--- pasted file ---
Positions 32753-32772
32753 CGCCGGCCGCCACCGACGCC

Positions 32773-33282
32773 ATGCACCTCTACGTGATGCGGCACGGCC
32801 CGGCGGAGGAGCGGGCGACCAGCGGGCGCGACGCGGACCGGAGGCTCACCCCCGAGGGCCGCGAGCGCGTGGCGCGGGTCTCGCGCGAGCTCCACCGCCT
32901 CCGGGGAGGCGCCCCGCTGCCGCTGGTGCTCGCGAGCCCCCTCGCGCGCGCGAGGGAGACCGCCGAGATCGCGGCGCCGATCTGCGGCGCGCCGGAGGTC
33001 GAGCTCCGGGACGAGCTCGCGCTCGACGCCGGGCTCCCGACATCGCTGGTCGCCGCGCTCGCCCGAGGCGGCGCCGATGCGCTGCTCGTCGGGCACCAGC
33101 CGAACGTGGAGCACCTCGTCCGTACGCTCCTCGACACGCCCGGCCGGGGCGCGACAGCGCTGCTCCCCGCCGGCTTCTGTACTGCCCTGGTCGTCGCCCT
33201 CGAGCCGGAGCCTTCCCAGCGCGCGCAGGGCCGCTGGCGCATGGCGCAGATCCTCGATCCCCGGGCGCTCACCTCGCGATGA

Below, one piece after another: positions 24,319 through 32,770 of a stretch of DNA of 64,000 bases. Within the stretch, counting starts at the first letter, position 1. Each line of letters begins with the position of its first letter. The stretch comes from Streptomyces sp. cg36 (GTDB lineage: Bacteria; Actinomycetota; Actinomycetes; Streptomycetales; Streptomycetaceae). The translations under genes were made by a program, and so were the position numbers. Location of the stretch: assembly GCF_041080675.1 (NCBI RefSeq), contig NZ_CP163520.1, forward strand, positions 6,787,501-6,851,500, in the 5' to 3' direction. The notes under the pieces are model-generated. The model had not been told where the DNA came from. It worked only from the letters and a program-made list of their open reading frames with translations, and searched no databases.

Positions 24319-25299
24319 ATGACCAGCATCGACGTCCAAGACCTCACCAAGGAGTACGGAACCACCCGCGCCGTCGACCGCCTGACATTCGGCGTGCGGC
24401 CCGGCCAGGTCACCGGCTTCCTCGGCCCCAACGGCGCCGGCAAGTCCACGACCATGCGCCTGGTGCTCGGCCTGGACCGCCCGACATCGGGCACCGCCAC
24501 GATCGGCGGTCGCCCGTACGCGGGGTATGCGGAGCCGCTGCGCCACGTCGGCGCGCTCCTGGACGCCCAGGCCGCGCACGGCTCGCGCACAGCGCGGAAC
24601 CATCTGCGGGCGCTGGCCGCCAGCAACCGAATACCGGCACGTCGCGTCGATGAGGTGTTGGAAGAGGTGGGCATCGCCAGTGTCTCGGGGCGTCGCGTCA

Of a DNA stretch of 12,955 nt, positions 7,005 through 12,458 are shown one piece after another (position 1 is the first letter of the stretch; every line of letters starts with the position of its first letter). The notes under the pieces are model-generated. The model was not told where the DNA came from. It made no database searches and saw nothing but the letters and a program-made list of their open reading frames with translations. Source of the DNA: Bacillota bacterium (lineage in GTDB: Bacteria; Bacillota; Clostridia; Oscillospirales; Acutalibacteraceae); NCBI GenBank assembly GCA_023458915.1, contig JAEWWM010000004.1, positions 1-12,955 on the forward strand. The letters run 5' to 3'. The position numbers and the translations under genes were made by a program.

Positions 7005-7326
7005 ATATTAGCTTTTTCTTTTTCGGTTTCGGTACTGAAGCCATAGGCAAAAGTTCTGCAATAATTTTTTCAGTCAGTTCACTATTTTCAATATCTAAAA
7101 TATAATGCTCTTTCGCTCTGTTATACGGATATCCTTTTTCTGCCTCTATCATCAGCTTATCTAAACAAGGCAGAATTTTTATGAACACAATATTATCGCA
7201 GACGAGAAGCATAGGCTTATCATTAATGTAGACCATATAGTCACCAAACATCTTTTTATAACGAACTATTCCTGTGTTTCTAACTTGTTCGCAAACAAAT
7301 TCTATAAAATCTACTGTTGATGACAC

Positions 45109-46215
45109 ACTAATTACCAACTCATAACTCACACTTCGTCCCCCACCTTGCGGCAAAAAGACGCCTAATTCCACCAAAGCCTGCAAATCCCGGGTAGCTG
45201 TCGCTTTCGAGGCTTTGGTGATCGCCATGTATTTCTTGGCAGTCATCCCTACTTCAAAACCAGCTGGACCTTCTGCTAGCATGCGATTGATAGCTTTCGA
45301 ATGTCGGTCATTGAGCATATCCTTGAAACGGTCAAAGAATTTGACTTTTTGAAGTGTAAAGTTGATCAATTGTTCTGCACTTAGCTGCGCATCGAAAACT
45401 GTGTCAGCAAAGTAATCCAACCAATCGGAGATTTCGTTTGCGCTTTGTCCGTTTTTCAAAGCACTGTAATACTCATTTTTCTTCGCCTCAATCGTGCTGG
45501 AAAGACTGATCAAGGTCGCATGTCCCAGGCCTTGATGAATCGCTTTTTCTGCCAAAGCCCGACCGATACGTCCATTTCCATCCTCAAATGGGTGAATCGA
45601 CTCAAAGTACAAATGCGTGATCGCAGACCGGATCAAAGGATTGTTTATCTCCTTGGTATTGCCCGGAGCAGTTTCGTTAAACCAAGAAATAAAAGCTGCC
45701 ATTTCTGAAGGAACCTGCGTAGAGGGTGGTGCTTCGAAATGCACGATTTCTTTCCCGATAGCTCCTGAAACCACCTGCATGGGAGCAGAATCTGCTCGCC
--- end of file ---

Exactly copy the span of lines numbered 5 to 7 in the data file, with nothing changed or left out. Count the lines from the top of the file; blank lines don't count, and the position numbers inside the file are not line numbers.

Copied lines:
32801 CGGCGGAGGAGCGGGCGACCAGCGGGCGCGACGCGGACCGGAGGCTCACCCCCGAGGGCCGCGAGCGCGTGGCGCGGGTCTCGCGCGAGCTCCACCGCCT
32901 CCGGGGAGGCGCCCCGCTGCCGCTGGTGCTCGCGAGCCCCCTCGCGCGCGCGAGGGAGACCGCCGAGATCGCGGCGCCGATCTGCGGCGCGCCGGAGGTC
33001 GAGCTCCGGGACGAGCTCGCGCTCGACGCCGGGCTCCCGACATCGCTGGTCGCCGCGCTCGCCCGAGGCGGCGCCGATGCGCTGCTCGTCGGGCACCAGC